To my surprise, it was at the monument where several men asked if they might take a photo with me. Women asked, too, but the men doing so was a surprise. Equality comes to Islamabad!

Our final stop on this whirlwind Islamabad day was Faisal Mosque. It was closed for touring, but one could freely wander its immense campus.

Though photos of the mosque are all over the Internet, but it is not until one wanders the cool marble floors (my ballerinas safely in my tote) that the scale of this house of worship (with space for 100.000) sinks in. But, it is more than that. Couples walked along, taking photos against the blue skies and green Margalla Hills. School groups furiously writing notes from the lectures of their instructors. Small children playing ball and running races. It was a very peaceful and happy space.

Outside the mosque grounds was a different story, and once again Zulfiqar was at the ready to fend off pushy, though not aggressive, teen beggars. Zulfiqar informed me that “These stupid boys” did not deserve any Rupees. “They should be working.” 

The Itwar Bazaar had also been on the itinerary for the day, but with late afternoon approaching and the temperature soaring to 30C, I was just not feeling it. I would come to regret that, as the bazaar is not open daily. Next time. Instead Zulfiqar took me to a cloth district, where I purchased a couple of easy-breezy salwar kameez to wear for the remainder of this adventure.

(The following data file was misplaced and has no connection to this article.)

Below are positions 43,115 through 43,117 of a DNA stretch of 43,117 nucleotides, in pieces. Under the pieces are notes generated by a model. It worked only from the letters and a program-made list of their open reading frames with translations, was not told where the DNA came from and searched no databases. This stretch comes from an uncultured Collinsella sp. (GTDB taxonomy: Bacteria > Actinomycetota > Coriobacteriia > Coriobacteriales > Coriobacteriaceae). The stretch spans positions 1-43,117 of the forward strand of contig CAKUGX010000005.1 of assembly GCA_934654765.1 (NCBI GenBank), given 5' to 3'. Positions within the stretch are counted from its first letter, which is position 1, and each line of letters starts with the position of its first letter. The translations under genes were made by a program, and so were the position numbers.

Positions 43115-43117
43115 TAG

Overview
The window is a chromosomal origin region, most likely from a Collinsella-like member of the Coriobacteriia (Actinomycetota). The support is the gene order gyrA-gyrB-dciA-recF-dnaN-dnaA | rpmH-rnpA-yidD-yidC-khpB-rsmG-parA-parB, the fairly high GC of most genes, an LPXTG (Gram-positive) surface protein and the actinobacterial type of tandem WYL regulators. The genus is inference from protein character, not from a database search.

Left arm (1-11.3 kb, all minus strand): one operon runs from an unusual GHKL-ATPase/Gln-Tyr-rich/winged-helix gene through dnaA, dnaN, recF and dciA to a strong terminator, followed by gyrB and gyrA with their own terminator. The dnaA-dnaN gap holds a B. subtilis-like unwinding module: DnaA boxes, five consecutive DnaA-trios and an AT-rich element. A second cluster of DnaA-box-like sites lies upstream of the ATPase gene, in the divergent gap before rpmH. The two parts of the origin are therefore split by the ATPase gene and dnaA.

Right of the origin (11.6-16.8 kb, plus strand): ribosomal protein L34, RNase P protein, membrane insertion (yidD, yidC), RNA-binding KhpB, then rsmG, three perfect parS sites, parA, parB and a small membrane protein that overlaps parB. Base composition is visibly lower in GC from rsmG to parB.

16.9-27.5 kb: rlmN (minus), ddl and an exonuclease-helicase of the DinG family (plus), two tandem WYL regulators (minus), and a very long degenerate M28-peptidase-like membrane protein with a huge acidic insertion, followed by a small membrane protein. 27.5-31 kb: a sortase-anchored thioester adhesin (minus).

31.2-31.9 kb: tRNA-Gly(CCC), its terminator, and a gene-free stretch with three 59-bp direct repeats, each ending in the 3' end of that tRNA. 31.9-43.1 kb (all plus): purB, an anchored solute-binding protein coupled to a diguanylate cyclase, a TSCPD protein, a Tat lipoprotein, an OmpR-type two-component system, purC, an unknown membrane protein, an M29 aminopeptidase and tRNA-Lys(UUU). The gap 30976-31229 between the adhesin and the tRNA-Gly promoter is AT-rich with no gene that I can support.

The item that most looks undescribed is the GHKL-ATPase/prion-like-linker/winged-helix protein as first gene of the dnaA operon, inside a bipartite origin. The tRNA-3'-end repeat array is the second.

From there it was back to the hotel, my favorite Valet with Fabulous Pugree handing off my box of pottery to be delivered to our room.  I requested a light salad from room service while I wrote notes and downloaded photos. Tony rang; the staff at the organization wanting confirmation that I was both doing fine and did not need their guide services. Indeed, I was quite fine. Ashfaq made his afternoon bottled water rounds, asking many questions about my day and seeming quite pleased that I had enjoyed my day in Islamabad.

Though there are five restaurants in the Serena, we were drawn back to Dawat again on this evening. The manager greeted us with a, “Welcome Back,” and by the time we were settled into our plush chairs the staff was uncorking another vintage San Pellegrino for us. The Grilled Tandoori Paneer called to us. I repeat: Grilled. Tandoori. Paneer.

A basket of hot-to-the-touch Pappadum and that magical housemade chutney soon graced the table, too. Along the way, a small dish of the yoghurt garlic sauce slipped off the platter and crashed to the floor. “I am so sorry,” remarked our server. “The chutney fell down.” It was hard not to chuckle.

Both the Manager and the Host dropped by our table with many of the same questions I had been asked over the past day or so, along with an expression of concern that the food may be too spicy for us. Oh. No. There is no such Pakistani dish that is too spicy in our eyes, we assured them. And then out came the Murgh Tikka (for me, the one Tony had ordered the previous evening); and a Sheesh Kashori Kebab for Tony. Once again we shared, and once again we swooned over flavors and tastes we just can not find in Vienna.

Ashfaq had turned down the bed and added two more bottled waters to our table. A quick peek at the lights over Islamabad before drawing the drapery and succumbing to the delicious slumber to cap my extraordinary first full day in the city of Islam.